6. ^ The Encyclopedia of Computer Languages Archived September 27, 2011, at the Wayback Machine
  7. ^ Daylight, E. G. (2011). "Dijkstra's Rallying Cry for Generalization: the Advent of the Recursive Procedure, late 1950s – early 1960s". The Computer Journal. 54 (11): 1756–1772. doi:10.1093/comjnl/bxr002.
  8. ^ Kruseman Aretz, F.E.J. (30 June 2003). "The Dijkstra-Zonneveld ALGOL 60 compiler for the Electrologica X1" (PDF). Software Engineering. History of Computer Science. Amsterdam: Centrum Wiskunde & Informatica. ISSN 1386-3711. Archived from the original (PDF) on 2004-01-17.
  9. ^ Irons, Edgar T., A syntax directed compiler for ALGOL 60, Communications of the ACM, Vol. 4, p. 51. (Jan. 1961)
  10. ^ Kurtz, Thomas E. (1978). "BASIC". History of programming languages. pp. 515–537. doi:10.1145/800025.1198404. ISBN 0127450408.
  11. ^ Gries, D.; Paul, M.; Wiehle, H. R (1965). "Some techniques used in the ALCOR Illinois 7090". Communications of the ACM. 8 (8): 496–500. doi:10.1145/365474.365511. S2CID 18365024.
  12. ^ Bayer, R.; Gries, D.; Paul, M.; Wiehle, H. R. (1967). "The ALCOR Illinois 7090/7094 post mortem dump". Communications of the ACM. 10 (12): 804–808. doi:10.1145/363848.363866. S2CID 3783605.
  13. ^ Rechenautomaten mit Trommelspeicher, Förderverein der Technischen Sammlung Dresden
  14. ^ Mounier-Kuhn, Pierre (2014). "Algol in France: From Universal Project to Embedded Culture". IEEE Annals of the History of Computing. 36 (4): 6. ISSN 1058-6180.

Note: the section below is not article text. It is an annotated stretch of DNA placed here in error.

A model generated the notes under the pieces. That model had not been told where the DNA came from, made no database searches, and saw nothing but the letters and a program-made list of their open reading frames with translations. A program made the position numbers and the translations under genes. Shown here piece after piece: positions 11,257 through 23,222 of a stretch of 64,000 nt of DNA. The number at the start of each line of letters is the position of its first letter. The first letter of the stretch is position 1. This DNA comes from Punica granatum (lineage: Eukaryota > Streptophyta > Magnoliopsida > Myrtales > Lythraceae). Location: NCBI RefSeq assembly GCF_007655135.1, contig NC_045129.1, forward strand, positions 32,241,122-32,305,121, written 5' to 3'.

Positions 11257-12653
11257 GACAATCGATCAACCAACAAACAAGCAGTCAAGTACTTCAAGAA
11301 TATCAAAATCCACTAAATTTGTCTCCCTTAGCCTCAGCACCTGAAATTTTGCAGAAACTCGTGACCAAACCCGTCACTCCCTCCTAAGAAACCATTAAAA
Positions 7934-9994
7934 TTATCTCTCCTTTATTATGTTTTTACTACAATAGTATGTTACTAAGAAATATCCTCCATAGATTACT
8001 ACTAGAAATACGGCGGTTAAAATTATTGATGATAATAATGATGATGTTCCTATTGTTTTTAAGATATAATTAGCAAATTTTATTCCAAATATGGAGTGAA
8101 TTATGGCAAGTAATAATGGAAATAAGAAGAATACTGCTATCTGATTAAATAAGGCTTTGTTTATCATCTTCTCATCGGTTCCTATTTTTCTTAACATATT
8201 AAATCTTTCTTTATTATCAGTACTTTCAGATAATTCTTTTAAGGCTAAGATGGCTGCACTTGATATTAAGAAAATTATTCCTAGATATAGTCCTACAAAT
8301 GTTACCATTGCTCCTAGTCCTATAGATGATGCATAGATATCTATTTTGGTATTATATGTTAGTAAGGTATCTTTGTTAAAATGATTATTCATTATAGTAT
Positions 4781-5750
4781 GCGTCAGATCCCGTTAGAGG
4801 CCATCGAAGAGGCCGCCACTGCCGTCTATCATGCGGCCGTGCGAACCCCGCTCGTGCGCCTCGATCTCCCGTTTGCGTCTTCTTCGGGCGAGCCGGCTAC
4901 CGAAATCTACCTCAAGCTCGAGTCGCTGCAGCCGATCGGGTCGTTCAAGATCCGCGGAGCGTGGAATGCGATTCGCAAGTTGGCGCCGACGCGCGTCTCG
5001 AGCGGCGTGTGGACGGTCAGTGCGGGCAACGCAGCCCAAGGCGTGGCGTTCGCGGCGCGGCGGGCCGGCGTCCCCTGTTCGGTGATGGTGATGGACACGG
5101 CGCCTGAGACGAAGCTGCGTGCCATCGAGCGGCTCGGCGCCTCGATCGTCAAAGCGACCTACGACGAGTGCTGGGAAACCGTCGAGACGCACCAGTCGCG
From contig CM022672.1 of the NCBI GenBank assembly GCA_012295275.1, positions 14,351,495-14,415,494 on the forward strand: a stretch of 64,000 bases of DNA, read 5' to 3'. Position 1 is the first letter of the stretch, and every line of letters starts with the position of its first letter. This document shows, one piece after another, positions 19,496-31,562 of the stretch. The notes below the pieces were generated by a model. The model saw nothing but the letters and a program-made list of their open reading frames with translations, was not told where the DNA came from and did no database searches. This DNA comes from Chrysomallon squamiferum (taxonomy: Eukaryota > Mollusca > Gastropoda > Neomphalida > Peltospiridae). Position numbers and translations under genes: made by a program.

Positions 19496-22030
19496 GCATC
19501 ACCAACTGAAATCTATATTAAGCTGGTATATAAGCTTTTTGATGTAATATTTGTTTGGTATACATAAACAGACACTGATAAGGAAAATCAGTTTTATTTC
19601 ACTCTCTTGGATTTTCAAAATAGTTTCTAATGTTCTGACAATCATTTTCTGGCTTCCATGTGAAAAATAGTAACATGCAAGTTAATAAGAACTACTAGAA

15. ^ Kurtz, op. cit., page 517.
  16. ^ Boussard, Jean-Claude (June 1964). Etude et réalisation d'un compilateur Algol60 sur calculateur éléctronique du type IBM 7090/94 et 7040/44 [Design and implementation of a compiler Algol60 on electronic calculator IBM 7090/94 and 7040/44] (PhD) (in French). Université Joseph-Fourier - Grenoble I.
  17. ^ Claude Pair (27 April 1965). Description d'un compilateur ALGOL. European Région 1620 Users Group. IBM.
  18. ^ Kruseman Aretz, F.E.J. (1973). An Algol 60 compiler in Algol 60. Mathematical Centre Tracts. Amsterdam: Mathematisch Centrum.
  19. ^ Aho, Alfred V.; Sethi, Ravi; Ullman, Jeffrey D. (1986). Compilers: Principles, Techniques, and Tools (1st ed.). Addison-Wesley. ISBN 978-0-201-10194-2., Section 7.5, and references therein
  20. ^ "803 ALGOL", the manual for Elliott 803 ALGOL
  21. ^ "The ALGOL Programming Language". Archived from the original on 10 February 2010. Retrieved 11 January 2022.
  22. ^ "Hello world! Example Program". Archived from the original on 4 February 2010. Retrieved 11 January 2022.
  23. ^ Fortran#"Hello, World!" example
  24. ^ "ICL 1900 series: Algol Language". ICL Technical Publication 3340. 1965.

Further reading